17. That rediculous kludge NASCAR calls COT that is serving only to dumb down our sport. We see closer racing and more lead changes on a typical Interstate highway than happens on the track now!

    The engines have got to the point where they are way too expensive as has the expense of raising the bar on all technology because when one big powerhouse team devotes enormous resources to advancing technology through expensive engineering the rest, haves and have nots as well are compelled to follow... or risk falling far behind. Potential new car owners considering entering the sport are quickly intimmidated when they realize they will need a $20 million sponsor and all that is available out there right now is $5 to $7 million deals. Everyone knows which big team is hurting our sport by outspending everyone else and challenging the other teams to find a sponsor in the price range of theirs. NASCAR doesn't realize it but the show is being stolen out from under them in plain sight.

  18. Be still my heart: a second Cup date for LVMS, Chicago or Kansas? What more could a race fan want.

    As far as Fontana: The 500 mile races are endurance races (The Rolex 6 Hours of Fontana). One date a year, shortened to 400 miles. At least it would have a chance of being entertaining.

  19. When you are a relative of the "inner family of NASCAR" and merely have to pick up the phone and ask for "anything" -- i.e. Chase Date, better weather date, etc), it is unlikely, even with the NFL absence from the area, that they would take a race date from a "family" member. Do you possibly any southern track would be given all of this help to (including Budweiser & Stater Bros ticket GIVE-AWAYS) put fans in the seats. Of course not allowing beer to be brought in doesn't help and it surely doesn't help having the race start as the eastern audience (roots of NASCAR, remember us?) is headed to bed because they have to work on Monday morning, as do most non-celebrities. Besides, we woldn't want to miss the "political correctness" of the OSCARs and see what Tom Cruise and Nicole Kidman are wearing. And who, in their politically correct lives out on the west coast, would be caught dead at a (heaven forbid) southern sporting event like NASCAR -- southern...roots of NASCAR, remember us?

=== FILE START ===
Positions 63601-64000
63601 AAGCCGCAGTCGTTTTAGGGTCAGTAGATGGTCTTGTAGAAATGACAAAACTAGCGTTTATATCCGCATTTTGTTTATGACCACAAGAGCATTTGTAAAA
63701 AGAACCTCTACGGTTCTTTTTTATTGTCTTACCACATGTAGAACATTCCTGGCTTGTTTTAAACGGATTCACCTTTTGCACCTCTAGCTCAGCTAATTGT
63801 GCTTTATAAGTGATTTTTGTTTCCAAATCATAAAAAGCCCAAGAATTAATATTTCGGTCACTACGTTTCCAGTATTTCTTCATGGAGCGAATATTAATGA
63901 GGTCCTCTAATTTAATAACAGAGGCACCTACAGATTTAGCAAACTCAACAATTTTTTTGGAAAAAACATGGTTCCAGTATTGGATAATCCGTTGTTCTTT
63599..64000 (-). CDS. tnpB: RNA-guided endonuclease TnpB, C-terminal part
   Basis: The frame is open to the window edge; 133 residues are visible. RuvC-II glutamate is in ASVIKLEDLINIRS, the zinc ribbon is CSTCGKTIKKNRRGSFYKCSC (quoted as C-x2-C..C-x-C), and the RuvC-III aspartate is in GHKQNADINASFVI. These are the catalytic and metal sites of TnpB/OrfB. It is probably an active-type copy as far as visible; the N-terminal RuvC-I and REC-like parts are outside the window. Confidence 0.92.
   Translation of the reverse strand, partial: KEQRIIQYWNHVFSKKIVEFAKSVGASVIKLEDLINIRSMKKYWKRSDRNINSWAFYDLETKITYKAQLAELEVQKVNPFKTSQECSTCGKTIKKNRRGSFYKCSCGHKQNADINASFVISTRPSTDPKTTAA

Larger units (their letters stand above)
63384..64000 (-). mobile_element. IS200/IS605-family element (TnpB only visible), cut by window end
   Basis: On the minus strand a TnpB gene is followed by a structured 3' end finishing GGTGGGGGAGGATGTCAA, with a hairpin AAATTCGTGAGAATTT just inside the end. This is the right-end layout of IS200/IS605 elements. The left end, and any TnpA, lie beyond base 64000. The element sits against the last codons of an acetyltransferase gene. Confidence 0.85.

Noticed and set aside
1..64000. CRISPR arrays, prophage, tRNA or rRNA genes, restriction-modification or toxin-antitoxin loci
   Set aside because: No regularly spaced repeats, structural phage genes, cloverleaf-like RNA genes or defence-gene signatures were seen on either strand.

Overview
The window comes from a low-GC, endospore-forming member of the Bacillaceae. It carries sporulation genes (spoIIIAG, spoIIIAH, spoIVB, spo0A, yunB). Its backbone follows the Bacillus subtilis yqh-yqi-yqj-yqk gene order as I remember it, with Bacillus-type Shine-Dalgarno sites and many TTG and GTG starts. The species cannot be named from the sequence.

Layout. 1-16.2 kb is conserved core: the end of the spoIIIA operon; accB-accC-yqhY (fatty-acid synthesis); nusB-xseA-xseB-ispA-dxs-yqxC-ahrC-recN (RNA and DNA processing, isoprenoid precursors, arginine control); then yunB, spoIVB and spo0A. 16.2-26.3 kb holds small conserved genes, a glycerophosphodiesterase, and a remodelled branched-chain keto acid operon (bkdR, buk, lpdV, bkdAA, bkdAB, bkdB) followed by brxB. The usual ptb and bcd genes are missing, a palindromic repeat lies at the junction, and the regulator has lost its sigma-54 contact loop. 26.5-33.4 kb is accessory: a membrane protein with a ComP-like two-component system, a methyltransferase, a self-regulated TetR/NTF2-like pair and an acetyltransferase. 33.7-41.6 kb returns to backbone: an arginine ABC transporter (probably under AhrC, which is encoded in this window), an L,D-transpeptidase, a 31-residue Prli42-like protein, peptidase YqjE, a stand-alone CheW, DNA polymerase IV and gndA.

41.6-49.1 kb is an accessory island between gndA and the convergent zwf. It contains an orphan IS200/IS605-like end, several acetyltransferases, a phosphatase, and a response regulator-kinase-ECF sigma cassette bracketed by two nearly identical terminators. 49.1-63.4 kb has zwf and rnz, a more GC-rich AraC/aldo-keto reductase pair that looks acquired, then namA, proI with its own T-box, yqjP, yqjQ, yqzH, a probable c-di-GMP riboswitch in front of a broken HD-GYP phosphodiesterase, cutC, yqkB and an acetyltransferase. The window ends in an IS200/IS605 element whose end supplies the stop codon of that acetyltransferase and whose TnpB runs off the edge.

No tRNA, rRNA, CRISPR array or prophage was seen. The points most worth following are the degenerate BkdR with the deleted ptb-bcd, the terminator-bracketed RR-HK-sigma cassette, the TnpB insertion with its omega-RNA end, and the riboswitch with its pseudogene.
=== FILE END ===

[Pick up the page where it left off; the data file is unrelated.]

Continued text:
20. People forget the race fans of LA filled this track for the first two races. What did we get? A single file one groove track with no racing and even the best seats have a terrible view.

    Tear this piece of **** down and build a 1 mile progressive banked track where there is real racing. Drop the track down about 20 feet and get rid of all of the tall junk in the infield so the fans can see the whole race track.

    NASCAR and writers don't give the LA race fans credit for knowing the difference between good racing and bad.

    This track and the racing sucks. Why should LA fans go and watch terrible racing when Vegas and Phoenix have some of the best there is and are just a quick drive away.

  21. "It's because CA has been decimated into mostly a one political party state now that the far left is in control out there. To the far left loons in CA the domestic auto manufacturers represent obsolete inefficient fuel wasting polution belching anacronisms of ostentatious excess. When you try to stage a race in CA you are on the turf of a huge contingent of Big Three haters. This is NASCAR's problem in a nutshell."

    You are not only insane, but a moron as well!

    Blaming the fact that the NASCAR race in California on politics is like blaming the success of NASCAR on the stupidity of the fans..... oops!

    Go Junior!!

  22. I live in Long Beach and my family, and many friends, follow intently.

    1) Fontana is a lousy track for racing. They go round in circles but it's dull. Thus we go to Phx, LV and Indy. It's flat out dull.

    2) So Cal has 10% unemployment and huge floating mortgage crisis. Everything out here is in trouble business wise.

    3) Las Vegas... a short 4 hour drive but better track and more 'fun' is next weekend.

    Nobody spends NASCAR type money two weeks in a row. HORRIBLE SCHEDULING BY NASCAR. Would they put two Florida races on back to back weekends?

    See you, and my other So Cal NASCAR fans, next week in Vegas!